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Baltimore’s Jack Lapides, the conscience of the Senate, will be missed | READER COMMENTARY

The late state Sen. Julian "Jack" Lapides was a leading voice for ethics in Annapolis. (Doug Kapusin/Baltimore Sun).
The late state Sen. Julian "Jack" Lapides was a leading voice for ethics in Annapolis. (Doug Kapusin/Baltimore Sun). (Baltimore Sun photo by Doug Kapusin)

As state senator for three decades, Julian L. “Jack” Lapides was known as the conscience of the General Assembly and locally for his crucial role in jump-starting historic preservation citywide and for the Democratic powerhouse of the Mount Royal Democratic Club he led for decades in partnership with Bolton Hill friend and neighbor Tom Ward (”Julian ‘Jack’ Lapides, former Maryland state senator from Baltimore, dies,” July 14).

But as the 1960s evolved, the 2nd District’s New Democratic Club 2 (NDC-2) came on the scene to challenge the Mount Royal with the 1970 Clarke-Dalton campaign for equal representation of African-American candidates to serve the district’s majority African-American population. The Clarke half was my husband, Joe. The NDC-2 founder was another of Jack’s neighbors, Walter S. “Wally” Orlinsky. The Team’s campaign manager was Bill Henry Sr., the late beloved father of current City Comptroller Bill Henry Jr. And we beat Mount Royal by electing 15 of the Team’s 18 candidates.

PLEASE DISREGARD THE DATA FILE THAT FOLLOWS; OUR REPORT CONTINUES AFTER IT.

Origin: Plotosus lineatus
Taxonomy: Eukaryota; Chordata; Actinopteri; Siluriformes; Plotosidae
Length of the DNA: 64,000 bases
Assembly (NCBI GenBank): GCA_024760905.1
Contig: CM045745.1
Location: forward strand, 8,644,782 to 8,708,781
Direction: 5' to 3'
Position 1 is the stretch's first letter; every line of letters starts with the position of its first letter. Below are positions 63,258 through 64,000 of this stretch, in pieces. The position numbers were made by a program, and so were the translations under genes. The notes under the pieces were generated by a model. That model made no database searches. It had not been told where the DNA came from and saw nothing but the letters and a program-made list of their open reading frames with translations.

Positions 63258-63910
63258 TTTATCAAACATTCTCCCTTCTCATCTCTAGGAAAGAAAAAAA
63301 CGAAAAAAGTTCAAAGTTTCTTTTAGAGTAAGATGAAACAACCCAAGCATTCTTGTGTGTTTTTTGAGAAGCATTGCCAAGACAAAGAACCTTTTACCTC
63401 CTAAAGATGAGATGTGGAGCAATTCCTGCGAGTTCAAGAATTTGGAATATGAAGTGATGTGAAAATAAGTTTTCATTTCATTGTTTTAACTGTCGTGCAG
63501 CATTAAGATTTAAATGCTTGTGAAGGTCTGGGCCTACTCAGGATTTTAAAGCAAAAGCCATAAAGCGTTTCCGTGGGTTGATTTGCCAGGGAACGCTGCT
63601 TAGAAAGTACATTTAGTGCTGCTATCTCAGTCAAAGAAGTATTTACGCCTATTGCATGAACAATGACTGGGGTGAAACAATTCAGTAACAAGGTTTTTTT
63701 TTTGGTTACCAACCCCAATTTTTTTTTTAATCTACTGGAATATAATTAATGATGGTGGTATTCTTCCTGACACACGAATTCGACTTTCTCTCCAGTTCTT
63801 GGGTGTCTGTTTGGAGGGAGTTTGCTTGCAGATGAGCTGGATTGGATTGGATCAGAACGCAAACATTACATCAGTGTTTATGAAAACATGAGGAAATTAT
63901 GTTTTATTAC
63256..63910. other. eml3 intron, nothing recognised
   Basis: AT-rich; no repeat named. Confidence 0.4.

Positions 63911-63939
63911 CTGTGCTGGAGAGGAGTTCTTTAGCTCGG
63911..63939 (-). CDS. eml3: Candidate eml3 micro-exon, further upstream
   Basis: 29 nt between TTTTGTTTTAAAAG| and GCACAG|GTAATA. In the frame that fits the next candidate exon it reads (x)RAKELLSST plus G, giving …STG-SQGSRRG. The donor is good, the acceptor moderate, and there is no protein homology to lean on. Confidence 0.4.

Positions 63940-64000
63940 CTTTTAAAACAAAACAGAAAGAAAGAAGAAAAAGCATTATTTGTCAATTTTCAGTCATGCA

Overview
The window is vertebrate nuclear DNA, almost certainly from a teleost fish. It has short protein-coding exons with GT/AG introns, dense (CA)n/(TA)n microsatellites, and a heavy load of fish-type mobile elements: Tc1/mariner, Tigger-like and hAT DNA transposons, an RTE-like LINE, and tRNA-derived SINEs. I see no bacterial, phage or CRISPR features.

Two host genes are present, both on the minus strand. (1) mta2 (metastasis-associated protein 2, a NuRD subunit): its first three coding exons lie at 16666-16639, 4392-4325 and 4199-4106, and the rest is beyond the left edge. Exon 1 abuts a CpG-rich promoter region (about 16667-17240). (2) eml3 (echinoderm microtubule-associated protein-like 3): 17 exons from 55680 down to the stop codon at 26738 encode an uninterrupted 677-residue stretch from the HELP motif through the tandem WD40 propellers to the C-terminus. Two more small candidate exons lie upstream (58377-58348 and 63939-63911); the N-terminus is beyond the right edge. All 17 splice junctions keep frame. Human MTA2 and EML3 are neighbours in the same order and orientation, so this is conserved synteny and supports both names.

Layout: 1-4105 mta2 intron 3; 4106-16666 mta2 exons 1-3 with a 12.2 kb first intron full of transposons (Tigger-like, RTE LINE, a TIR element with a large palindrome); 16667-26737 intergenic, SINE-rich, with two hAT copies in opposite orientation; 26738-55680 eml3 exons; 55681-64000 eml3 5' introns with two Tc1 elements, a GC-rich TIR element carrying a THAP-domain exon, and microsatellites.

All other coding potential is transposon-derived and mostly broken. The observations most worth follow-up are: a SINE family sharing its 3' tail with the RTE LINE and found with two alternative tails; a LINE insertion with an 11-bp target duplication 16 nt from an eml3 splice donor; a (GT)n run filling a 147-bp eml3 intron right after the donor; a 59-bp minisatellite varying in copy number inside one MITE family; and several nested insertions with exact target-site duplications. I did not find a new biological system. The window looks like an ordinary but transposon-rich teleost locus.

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But Jack beat Joe, and thus began an ongoing rivalry in every subsequent election including my own in 1975. But, maybe when Jack finally invited me to the Mount Royal’s famous annual Christmas party, I became a friend and admirer of Jack for life as the exceptional representative and person he was and will always be in the legacy of Baltimore and the state of Maryland.

A few weeks ago, a friend alerted me that Jack was gravely ill. I found him holding court in a sitting room at Symphony Manor. He laughed about already outliving his doctors’ life span predictions. And he filled his “wait” with streams of visitors and calls, including most importantly with wife Linda. “Here I am, just waiting,” he’d say, almost as if patiently waiting for the next chapter while helping us accept it. Bless him for that, and may Jack be finding that chapter as joyful as he so optimistically anticipated.

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Mary Pat Clarke, Baltimore

The writer, a Democrat, served multiple terms on the Baltimore City Council beginning in 1975.

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